Statistics gathered by National Institute of Mental Health show that 6.5% of women have a major depressive disorder in the United States. There are many events in a woman’s life that could cause depression. Fluctuating hormone levels during puberty, pregnancy, perimenopause, and post menopause can contribute to depression in women, according to the leading authorities on the etiologies and treatments for depression. Depression is more common than many people think. Recent burgeoning research shows at least 15% of women take an antidepressant at some point during their life. Some of the possible culprits of depression are genetic factors, hormones, life stress and trauma. Based on recent data compiled, women suffering from major depression have a first degree relative with depression. Depression can develop in anyone, regardless of race, culture, social class, age, or gender. It is unclear why more women suffer from depression than men. Some contributing factors to these statistics could be that men are less willing to admit and recognize they have problems than women.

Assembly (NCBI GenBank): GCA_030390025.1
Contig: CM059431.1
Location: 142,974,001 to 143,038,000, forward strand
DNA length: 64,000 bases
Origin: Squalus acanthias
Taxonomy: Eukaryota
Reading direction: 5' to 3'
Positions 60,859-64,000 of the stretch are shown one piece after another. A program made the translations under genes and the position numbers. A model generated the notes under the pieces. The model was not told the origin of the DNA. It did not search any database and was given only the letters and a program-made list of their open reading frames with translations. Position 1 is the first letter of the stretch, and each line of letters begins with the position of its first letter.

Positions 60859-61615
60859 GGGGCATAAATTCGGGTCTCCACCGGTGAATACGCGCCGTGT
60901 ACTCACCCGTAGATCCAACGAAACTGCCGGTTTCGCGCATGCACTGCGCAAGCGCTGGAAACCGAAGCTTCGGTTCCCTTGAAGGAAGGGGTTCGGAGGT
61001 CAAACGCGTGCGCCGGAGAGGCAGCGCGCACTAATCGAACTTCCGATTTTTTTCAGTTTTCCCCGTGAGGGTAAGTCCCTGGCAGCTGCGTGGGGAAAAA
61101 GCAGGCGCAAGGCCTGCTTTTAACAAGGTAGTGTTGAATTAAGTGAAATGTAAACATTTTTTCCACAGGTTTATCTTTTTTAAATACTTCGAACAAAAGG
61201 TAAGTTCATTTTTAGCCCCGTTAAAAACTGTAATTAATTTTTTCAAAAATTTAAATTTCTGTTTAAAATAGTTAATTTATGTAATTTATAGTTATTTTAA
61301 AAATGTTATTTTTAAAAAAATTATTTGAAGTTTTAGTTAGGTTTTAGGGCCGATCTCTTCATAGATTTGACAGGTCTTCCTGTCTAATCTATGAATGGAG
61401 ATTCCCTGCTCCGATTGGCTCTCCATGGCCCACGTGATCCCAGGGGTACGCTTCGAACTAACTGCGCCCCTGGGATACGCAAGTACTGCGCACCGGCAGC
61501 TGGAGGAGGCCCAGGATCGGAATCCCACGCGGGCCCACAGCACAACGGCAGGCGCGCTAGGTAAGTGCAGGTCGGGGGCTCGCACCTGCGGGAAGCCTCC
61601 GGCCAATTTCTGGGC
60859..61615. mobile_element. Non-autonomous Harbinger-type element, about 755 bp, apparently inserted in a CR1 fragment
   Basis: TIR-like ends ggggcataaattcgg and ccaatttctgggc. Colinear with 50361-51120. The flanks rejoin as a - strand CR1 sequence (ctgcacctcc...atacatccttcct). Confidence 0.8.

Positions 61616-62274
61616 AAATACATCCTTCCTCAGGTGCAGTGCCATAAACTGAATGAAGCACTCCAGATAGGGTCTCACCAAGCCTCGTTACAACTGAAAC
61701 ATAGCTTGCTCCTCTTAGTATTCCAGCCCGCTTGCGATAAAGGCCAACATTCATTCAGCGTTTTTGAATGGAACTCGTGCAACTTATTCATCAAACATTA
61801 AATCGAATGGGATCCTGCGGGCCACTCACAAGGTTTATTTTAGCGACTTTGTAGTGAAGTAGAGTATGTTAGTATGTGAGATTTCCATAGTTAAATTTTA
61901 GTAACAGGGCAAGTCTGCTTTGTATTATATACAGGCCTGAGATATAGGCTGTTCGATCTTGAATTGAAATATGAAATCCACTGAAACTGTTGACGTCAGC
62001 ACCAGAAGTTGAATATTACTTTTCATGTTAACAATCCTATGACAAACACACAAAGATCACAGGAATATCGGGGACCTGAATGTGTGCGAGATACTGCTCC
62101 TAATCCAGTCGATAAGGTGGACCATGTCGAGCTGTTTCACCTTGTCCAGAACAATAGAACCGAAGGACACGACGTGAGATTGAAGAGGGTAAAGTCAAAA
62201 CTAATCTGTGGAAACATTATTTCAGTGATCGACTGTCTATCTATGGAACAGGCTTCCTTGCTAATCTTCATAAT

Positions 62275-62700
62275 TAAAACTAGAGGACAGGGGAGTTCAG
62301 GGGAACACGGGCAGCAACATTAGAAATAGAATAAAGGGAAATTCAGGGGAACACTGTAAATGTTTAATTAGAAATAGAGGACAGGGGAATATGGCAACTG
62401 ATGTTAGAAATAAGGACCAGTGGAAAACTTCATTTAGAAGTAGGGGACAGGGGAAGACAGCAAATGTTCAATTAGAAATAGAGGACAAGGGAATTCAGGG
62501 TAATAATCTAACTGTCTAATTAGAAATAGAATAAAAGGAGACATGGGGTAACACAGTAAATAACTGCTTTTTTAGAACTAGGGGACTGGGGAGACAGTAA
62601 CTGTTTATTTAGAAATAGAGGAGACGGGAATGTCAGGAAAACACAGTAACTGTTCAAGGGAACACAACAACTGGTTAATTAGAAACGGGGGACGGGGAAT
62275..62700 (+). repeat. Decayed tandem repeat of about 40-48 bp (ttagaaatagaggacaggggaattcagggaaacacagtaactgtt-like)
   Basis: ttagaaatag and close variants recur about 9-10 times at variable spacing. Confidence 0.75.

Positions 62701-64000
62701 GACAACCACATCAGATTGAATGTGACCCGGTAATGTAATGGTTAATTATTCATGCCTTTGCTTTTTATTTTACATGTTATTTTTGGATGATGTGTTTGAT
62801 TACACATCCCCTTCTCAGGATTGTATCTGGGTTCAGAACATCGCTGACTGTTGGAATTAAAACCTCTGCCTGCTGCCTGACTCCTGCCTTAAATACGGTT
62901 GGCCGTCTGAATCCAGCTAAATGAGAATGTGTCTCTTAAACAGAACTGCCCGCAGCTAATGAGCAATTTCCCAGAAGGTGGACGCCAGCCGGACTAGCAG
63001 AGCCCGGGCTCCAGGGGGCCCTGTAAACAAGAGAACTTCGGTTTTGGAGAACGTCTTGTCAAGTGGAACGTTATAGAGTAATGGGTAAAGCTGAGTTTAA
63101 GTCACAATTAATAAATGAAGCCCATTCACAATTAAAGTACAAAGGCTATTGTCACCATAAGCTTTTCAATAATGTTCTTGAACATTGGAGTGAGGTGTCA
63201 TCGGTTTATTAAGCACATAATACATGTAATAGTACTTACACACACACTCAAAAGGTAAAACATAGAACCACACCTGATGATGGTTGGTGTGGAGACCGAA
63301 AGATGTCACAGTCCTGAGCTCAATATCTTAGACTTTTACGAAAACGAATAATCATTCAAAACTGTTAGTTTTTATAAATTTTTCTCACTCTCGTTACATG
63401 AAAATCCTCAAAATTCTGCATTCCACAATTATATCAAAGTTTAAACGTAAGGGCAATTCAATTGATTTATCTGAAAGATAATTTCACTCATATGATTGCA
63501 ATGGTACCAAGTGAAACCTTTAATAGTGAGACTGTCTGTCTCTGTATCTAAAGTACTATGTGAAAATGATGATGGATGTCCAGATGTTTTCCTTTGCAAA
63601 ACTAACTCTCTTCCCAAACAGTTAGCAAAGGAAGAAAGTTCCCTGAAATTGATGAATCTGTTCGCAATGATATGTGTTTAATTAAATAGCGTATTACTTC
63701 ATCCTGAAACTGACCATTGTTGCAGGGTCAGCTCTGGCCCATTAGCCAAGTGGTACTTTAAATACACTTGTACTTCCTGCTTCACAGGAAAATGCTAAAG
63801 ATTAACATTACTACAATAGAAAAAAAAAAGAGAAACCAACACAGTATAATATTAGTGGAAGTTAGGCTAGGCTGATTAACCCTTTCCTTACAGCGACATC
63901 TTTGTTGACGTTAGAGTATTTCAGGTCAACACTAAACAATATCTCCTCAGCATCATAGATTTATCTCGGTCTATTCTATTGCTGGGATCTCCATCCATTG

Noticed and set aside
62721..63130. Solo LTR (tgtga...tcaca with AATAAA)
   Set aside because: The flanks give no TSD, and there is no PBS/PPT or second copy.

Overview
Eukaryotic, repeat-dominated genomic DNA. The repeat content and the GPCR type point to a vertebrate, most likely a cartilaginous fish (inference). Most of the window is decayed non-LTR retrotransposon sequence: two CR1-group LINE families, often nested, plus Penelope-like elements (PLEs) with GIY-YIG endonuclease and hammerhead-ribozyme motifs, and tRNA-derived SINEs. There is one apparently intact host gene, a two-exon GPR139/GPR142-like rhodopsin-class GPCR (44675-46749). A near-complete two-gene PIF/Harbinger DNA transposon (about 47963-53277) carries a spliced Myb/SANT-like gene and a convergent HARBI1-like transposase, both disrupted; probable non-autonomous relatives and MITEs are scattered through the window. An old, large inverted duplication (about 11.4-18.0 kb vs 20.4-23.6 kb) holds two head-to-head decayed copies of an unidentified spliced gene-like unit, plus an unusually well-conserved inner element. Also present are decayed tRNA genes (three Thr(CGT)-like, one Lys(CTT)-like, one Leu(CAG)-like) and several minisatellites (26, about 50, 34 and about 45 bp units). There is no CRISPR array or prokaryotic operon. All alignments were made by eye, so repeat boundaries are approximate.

Depression is a serious medical illness that is much more than temporarily feeling sad or blue. Although depression is a treatable illness, it is often a life-long condition in which periods of wellness alternate with recurrences of illness. Around 60% of depressed women will experience one or more episodes of depression. An even higher percentage, 75% to 80% will experience recurrent depression if not monitored. With each reoccurring episode, there is a strong chance of complete relapse.
Most women can treat mild depression by implementing changes to their lifestyle. A healthy nutritious diet and exercise along with supplemental therapy can help overcome mild depression. If proper measures are not taken there is potential of developing major depression. Major depression can impair a person’s social and physical function. The World Health Organization Report found, “depression presents the greatest disease burden for women when compared with other diseases.”
Approximately 30-35% of individuals taking antidepressants do not respond them. Many choose alternative therapies, which include meditation and relaxation, exercise, acupuncture, and herbal agents, such as St. John’s Wort. Always consult a Physician before starting any medication.
Medications helps with mild to moderate depression:
- Help elevate mood by raising circulating Serotonin levels and assuring proper utilization
- Help restore the appropriate production of Serotonin and Norepinephrine
- Help diminish anxiety by regulating Cortisol release
- Help restore clear sentient thinking and appropriate reality testing
- Help calm and diminish oversensitivity